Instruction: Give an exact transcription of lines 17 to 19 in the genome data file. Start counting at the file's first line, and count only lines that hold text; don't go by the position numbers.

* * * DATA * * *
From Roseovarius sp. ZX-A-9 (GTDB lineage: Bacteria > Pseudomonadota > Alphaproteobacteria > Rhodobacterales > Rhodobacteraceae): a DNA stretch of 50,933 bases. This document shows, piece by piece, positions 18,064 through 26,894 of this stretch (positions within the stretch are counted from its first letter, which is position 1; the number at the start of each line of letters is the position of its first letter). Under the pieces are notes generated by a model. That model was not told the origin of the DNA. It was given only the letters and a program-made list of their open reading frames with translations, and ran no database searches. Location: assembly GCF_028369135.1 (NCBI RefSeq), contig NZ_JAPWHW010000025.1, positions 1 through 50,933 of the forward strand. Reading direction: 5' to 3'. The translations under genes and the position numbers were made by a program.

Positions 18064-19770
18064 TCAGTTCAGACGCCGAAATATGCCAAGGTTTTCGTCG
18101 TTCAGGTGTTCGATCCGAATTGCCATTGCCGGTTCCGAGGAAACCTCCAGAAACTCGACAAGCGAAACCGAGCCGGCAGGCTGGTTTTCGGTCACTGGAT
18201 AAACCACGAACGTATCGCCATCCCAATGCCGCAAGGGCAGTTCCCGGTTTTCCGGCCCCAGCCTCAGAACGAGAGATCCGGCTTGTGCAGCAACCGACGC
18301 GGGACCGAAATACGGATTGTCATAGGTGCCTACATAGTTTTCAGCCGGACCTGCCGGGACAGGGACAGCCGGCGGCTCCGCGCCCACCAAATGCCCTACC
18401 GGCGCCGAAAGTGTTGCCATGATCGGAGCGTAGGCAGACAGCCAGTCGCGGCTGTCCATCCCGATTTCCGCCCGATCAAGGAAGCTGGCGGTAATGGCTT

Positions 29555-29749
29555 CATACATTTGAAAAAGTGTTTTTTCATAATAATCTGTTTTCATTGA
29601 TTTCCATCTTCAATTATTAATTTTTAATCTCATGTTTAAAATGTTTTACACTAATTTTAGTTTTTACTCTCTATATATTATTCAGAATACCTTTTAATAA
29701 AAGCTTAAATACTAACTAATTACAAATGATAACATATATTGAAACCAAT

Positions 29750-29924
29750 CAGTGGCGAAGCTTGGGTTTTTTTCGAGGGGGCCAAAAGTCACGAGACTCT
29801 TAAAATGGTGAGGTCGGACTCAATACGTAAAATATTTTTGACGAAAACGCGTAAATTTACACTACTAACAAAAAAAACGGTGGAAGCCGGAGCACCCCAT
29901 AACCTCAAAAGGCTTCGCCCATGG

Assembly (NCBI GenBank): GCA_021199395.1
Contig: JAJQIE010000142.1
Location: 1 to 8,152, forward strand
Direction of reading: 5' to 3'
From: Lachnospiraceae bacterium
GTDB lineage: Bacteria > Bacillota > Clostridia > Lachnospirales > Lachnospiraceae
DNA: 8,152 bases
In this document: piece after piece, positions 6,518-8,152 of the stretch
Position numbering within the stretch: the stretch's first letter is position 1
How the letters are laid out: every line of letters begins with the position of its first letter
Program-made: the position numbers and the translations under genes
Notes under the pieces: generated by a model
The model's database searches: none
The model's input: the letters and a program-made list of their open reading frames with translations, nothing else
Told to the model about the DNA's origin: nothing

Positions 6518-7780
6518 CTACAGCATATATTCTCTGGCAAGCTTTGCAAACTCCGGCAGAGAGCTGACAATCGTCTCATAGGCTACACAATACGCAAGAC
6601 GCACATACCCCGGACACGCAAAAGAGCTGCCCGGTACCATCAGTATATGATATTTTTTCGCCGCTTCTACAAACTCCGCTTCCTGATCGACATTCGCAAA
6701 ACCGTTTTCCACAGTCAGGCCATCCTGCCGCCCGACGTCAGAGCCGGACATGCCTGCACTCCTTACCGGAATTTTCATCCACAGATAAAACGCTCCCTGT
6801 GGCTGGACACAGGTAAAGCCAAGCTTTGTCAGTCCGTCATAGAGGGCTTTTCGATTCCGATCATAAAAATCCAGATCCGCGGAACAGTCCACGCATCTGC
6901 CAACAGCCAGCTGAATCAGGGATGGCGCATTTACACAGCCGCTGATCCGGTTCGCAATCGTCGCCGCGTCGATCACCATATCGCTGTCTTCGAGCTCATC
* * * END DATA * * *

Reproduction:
Contig: JAJQIE010000142.1
Location: 1 to 8,152, forward strand
Direction of reading: 5' to 3'